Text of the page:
Rwanda and DR Congo diverge on M23 threat, offer parallel solutions in French mediation

By The East African

Rwanda and the Democratic Republic of Congo agree that the M23 and other armed militias pose a major security threat and damage bilateral relations. However, the two countries prescribe different solutions to the problem.

This week in New York, Presidents Félix Tshisekedi of DR Congo and Paul Kagame of Rwanda met under the mediation of French President Emmanuel Macron. They agreed to resume talks on how to deal with the M23 threat.

“The two presidents agreed to act together to obtain, as soon as possible, the withdrawal of the M23 from all the occupied regions and the return of the displaced persons to their homes, with the support of the United Nations and its partners in the African Union, the East African Community and the Conference on the Great Lakes Region (ICGLR),” the DR Congo Presidency said in a statement.

According to the dispatch, President Kagame and President Tshisekedi “also agreed to intensify their long-term cooperation to fight against impunity and put an end to the action of armed groups in the Great Lakes region, including the Democratic Forces for the Liberation of Rwanda (FDLR) These efforts will take place within the framework of existing regional peace initiatives, including the Nairobi process.

Kigali did not release the “joint statement” but said the leaders had discussed solutions to the conflict in the eastern region of DR Congo.

Swap barbs


The New York meeting, however, was preceded by harsh words for Rwanda by President Tshisekedi in a speech to the UN General Assembly on Tuesday.

He said Rwanda was undermining peace efforts in the DRC.

“Despite my goodwill for the search for peace, some neighbors have found no better way to thank us than to attack and support the armed groups that are ravaging eastern Congo,” he said. .

President Tshisekedi added: “In defiance of international law, [Rwanda] has again not only interfered in the DR Congo since March through direct incursions by its armed forces, but also occupied localities in the province of North Kivu by an armed terrorist group, the M23, to which it provides massive support in terms of equipment and in troops. ”

President Kagame retaliated a day later, noting that the insecurity situation in eastern DRC had exposed Rwanda to “cross-border attacks which are entirely preventable”.

“The blame game does not solve problems,” he said in his address to the UN General Assembly.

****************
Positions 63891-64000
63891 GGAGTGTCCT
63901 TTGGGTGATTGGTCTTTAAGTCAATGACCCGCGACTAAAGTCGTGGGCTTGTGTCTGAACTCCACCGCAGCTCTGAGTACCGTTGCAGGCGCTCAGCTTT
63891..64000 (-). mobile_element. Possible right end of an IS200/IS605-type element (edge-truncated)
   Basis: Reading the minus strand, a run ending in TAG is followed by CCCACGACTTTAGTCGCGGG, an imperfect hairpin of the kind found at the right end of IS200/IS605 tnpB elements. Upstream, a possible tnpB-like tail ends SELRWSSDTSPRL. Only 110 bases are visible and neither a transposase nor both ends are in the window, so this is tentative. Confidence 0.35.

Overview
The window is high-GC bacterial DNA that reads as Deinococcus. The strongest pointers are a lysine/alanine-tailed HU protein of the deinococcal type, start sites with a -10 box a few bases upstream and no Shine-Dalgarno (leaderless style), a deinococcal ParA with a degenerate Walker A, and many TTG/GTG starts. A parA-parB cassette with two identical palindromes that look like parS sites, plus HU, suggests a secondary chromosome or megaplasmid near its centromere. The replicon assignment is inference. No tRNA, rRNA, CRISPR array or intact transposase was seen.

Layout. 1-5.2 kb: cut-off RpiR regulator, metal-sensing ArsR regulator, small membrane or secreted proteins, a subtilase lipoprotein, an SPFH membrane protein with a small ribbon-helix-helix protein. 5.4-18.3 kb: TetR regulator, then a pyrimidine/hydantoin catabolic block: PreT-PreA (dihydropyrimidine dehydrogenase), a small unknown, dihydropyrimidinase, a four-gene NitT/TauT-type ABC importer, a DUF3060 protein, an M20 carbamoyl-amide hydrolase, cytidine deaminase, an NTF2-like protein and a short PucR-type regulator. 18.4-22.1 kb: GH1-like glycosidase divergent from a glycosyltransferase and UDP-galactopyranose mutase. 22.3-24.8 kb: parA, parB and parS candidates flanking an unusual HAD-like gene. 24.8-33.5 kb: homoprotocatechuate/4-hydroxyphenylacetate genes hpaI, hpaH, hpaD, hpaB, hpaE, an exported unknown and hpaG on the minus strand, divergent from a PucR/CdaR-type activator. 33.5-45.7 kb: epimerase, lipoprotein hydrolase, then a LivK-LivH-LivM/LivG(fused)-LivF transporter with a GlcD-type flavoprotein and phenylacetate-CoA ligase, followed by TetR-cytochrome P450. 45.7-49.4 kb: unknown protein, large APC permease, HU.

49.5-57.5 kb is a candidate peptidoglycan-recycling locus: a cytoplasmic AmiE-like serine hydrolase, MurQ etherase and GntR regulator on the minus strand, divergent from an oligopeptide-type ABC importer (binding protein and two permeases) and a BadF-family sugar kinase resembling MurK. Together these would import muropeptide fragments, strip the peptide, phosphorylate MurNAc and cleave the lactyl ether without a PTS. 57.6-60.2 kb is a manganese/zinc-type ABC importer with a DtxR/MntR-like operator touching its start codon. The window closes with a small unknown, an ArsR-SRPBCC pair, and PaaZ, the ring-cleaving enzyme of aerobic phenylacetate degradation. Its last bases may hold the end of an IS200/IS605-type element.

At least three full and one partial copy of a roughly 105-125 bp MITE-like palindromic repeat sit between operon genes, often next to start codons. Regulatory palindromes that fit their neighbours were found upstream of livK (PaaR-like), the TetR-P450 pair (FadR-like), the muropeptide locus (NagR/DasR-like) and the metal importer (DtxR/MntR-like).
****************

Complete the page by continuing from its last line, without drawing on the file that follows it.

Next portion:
“There is an urgent need to find the political will to finally tackle the root cause of instability in eastern DR Congo. These challenges are not insurmountable and solutions can be found. It would ultimately be much less costly in terms of money and human lives,” President Kagame added.

Tensions have persisted, with officials from both governments saying East Africa that no progress has been made since the climax of hostilities earlier this year.

“There is no improvement in relations. DR Congo has insisted on Rwanda as a scapegoat for the insecurity in the east, even when there are so many rebel groups operating there,” said one. Rwandan official on condition of anonymity.

Kinshasa considers Rwanda as an aggressor state, particularly with the capture of the town of Bunagana by the M23 rebels. Rwanda sees the DRC as a supporter of the former masterminds of the genocide, the FDLR group, which is hiding in DR Congo.

“Bunagana must be free for RwandAir to be allowed to resume flights to DR Congo. It’s DR Congo saying ‘M23, it’s Rwanda’,” said a DRC official. East Africa.

To resume

Since June, M23 rebels have controlled the town of Bunagana in North Kivu province which borders Uganda.

The M23 advance resulted in the suspension of RwandAir flights to the DRC, as well as the firing of rockets into Rwandan territory by the Congolese army.

This week, UN Secretary-General Antonio Guterres told France 24 that the only way to achieve peace is through “serious” talks between DR Congo, Uganda and Rwanda.

“We need to have a common perspective to avoid this situation which always takes us backwards when we progress.

“These countries need to understand each other. These countries must cooperate effectively for the security of the Congo and also to guarantee security in Rwanda and Uganda.

The DRC and Rwanda had opened dialogue within the framework of a Mixed Commission. But the two countries had only one meeting, at the end of July. Previously, the Mixed Commission had not met for 10 years.

After the resurgence of the M23 rebels, the DRC this year accused Rwanda of supporting the Congolese rebels militarily and in the supply of arms.

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